Being in another kingdom, even while we are right here on earth, means that we have certain responsibilities and certain privileges which are given to us in Christ. For instance, every citizen knows that he must learn the history of his nation in order to understand it. We Americans had to go to school and take American History, and thus learn what has happened in the past. And, in a sense, that is what we have been doing on these Sunday mornings at PBC. We are learning from the Apostle Paul the history of this great kingdom of God -- what it is, and what has happened, and why we have certain privileges because of what has been recorded.
Then, we have certain concerns we must manifest, and certain choices to make. We have recently voted in a national election. Even if you voted for the loser, you at least exercised the right of choice. As a citizen, you had this right. In the kingdom of God it is exactly the same. Certain choices are now possible for you, and you must make them. You have certain concerns you must become involved with.
But the thing which makes us rejoice in our citizenship is that we have certain privileges. When I travel abroad I am always glad that I am an American citizen. I know there is much in the history of our country which is to be regretted. But every nation has had similar problems. And no nation that I know of has done more to benefit the other peoples of earth. So I rejoice in the great privileges which are mine as an American citizen. I am granted the use of certain resources which other nationalities cannot enjoy. Protection is extended to me as an American citizen which others do not have.
Right now we are all concerned about the fate of the POW's in Vietnam. There are not many of them -- less than five hundred. Yet this great nation of approximately two hundred million people is intensely concerned about their fate. And all the resources of this country are dedicated to doing something for these men. Our President has declared that he will not, under any circumstances, accept a peace which does not involve the freeing of these men. Why? Why should this great nation be concerned about a handful of men? Because they are citizens. They belong to this country. They have the rights and the privileges of citizens. And how grateful we would be, if we were in that group, that this nation has not forgotten us, that it is struggling to do all it can to set us free and to bring us home again. That is the privilege of being an American.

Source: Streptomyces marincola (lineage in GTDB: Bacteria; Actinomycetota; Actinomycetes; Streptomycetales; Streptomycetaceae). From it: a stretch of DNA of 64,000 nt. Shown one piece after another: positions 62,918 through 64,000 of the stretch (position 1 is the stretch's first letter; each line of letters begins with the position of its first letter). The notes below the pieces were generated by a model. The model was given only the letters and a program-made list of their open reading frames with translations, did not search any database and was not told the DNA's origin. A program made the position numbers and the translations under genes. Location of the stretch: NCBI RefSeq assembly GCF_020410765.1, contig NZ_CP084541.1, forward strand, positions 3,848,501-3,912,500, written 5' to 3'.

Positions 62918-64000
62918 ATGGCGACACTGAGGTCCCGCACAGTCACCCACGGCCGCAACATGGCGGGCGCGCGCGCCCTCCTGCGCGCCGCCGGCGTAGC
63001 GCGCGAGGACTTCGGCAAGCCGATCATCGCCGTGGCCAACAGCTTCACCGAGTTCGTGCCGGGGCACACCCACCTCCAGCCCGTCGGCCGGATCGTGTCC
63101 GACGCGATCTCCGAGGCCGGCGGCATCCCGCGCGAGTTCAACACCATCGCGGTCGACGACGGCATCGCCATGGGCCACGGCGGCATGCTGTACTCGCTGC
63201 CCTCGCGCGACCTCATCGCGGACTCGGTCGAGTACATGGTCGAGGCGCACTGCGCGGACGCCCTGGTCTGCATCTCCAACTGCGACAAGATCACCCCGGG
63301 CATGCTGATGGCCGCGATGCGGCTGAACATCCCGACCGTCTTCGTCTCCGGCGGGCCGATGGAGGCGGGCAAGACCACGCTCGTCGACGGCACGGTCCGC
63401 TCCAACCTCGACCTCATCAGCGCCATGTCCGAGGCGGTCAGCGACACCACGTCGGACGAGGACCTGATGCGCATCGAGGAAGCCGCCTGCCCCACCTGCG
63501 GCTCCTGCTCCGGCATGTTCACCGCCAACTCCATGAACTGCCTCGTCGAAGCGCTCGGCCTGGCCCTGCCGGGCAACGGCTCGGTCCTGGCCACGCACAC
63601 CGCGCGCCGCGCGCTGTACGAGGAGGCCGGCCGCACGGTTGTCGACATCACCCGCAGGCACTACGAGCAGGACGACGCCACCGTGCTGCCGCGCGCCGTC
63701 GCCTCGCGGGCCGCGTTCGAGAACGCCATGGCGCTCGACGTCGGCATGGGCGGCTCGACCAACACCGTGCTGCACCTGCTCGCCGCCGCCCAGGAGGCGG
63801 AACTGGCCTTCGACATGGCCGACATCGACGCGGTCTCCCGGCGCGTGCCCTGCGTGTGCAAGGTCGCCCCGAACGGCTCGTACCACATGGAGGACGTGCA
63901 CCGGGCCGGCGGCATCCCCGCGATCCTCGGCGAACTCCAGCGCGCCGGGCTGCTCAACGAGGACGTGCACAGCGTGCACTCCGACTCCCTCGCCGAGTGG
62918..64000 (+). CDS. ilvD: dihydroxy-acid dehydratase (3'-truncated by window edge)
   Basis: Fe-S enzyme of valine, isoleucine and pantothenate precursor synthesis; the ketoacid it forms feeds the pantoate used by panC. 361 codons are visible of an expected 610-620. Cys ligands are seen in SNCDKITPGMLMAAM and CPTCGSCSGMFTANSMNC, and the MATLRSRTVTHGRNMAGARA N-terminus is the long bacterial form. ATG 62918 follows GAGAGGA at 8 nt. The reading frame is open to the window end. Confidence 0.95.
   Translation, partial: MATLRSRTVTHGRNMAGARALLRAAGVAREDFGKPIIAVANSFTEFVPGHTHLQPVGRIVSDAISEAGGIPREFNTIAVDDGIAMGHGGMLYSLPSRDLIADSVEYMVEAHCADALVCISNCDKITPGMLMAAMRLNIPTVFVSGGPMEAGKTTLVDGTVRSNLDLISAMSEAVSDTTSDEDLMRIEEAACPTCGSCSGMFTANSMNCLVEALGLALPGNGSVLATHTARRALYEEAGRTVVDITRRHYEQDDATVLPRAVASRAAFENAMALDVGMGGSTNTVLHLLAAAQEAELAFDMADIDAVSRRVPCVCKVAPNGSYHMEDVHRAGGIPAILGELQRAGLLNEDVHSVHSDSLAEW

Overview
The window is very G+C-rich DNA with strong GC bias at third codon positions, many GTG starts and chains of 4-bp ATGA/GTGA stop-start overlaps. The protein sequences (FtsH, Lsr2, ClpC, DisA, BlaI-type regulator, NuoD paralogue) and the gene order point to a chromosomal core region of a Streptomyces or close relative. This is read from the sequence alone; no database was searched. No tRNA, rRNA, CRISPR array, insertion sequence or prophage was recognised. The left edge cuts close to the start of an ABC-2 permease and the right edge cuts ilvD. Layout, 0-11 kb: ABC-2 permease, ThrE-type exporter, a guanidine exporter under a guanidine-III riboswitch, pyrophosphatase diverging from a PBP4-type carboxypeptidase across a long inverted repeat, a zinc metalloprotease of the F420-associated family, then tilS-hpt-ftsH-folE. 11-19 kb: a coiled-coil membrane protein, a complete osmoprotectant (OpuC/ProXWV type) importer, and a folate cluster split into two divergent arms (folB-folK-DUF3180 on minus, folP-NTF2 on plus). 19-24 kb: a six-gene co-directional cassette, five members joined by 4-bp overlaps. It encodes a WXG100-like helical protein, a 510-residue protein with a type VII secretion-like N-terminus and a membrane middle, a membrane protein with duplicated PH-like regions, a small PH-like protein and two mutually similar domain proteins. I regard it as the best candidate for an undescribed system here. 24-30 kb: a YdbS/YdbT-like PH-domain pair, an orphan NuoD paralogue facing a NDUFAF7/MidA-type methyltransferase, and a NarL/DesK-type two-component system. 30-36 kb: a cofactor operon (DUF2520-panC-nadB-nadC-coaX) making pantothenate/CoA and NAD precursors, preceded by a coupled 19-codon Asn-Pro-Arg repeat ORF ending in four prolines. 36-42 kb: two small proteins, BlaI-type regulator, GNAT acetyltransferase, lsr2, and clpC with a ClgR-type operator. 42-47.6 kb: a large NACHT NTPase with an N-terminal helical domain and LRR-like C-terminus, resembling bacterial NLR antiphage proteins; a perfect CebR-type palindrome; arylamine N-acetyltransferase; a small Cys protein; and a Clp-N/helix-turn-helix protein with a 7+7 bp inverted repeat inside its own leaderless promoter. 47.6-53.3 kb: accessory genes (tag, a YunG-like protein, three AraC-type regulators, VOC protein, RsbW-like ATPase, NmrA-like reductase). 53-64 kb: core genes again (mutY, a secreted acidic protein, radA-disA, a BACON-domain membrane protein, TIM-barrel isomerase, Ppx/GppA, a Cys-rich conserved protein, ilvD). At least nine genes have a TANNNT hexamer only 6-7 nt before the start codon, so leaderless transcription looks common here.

You have something similar in the kingdom of God. You have the protection of a King, and you have the right to expect him to protect you. There is power available -- resurrection power, the kind that works beyond human thinking and planning. And God invites you to call upon him for that kind of resource, that kind of deliverance, whenever you need it. There is recourse for the correction of problems. Jesus said, "When people persecute you, rejoice and be glad, because your King has not forgotten you, and there is a great reward laid up for you," (Matthew 5:11-12). He knows what to do. Furthermore, "Vengeance is mine, I will repay, says the Lord," (Romans 12:19 RSV). "Don't try to work it out on your own," he says, "I have not forgotten. I know to straighten it out, and to do so in a way that you will ultimately be glad of and not ashamed. I am not merely going to move in and crack heads together; I'm going to solve the problem in a way that will be permanently peaceful." So we have access to the king, and we can expect his protection and his justice.
And, as Paul points out here also, we share in a tremendous degree of glory. We are fellow citizens with the saints. Who are these saints he is mentioning? As Paul writes, he is thinking in terms of the great saints of the Old Testament, men like Abraham and Moses, Elijah and Elisha, and David, and Isaiah and Jeremiah. We have an inheritance with them; we belong to the same kingdom.
As Americans, many of us are proud that we belong to the nation which produced George Washington, Abraham Lincoln, and other great men. And here is an association like that. We actually become personal friends with men such as Abraham, Moses, David, and Noah. Jesus himself said, "I tell you, many will come from the east and west and sit at table with Abraham, Isaac, and Jacob in the kingdom of heaven," (Matthew 8:11 RSV). Think of that! What a tremendous privilege to know these people whom God has honored in the past -- Paul and Peter and James and John, Luther and Augustine and Wesley. We have often sung the hymns of Charles Wesley and his brother John. Bill Newton and I have speculated that there may be a day when we will sit down with "Chuck" and "Jack" Wesley and talk with them about what they've been doing, and what they preached on. This is the intimacy of the kingdom of God, of "fellow citizens with the saints," and is what it means in terms of honor and glory and protection and power -- not just for the future, but now.
Then, the final glory of all -- we have access to the King himself. He walks with us, he tells us his plans, his programs, where he is going in history, what he is doing. Just think of the tremendous possibilities of this! We don't have to dwell on it, but this is something of what the apostle wants us to grasp and reckon upon as a result of the figure he employs here -- the marvelous privileges we have in Christ.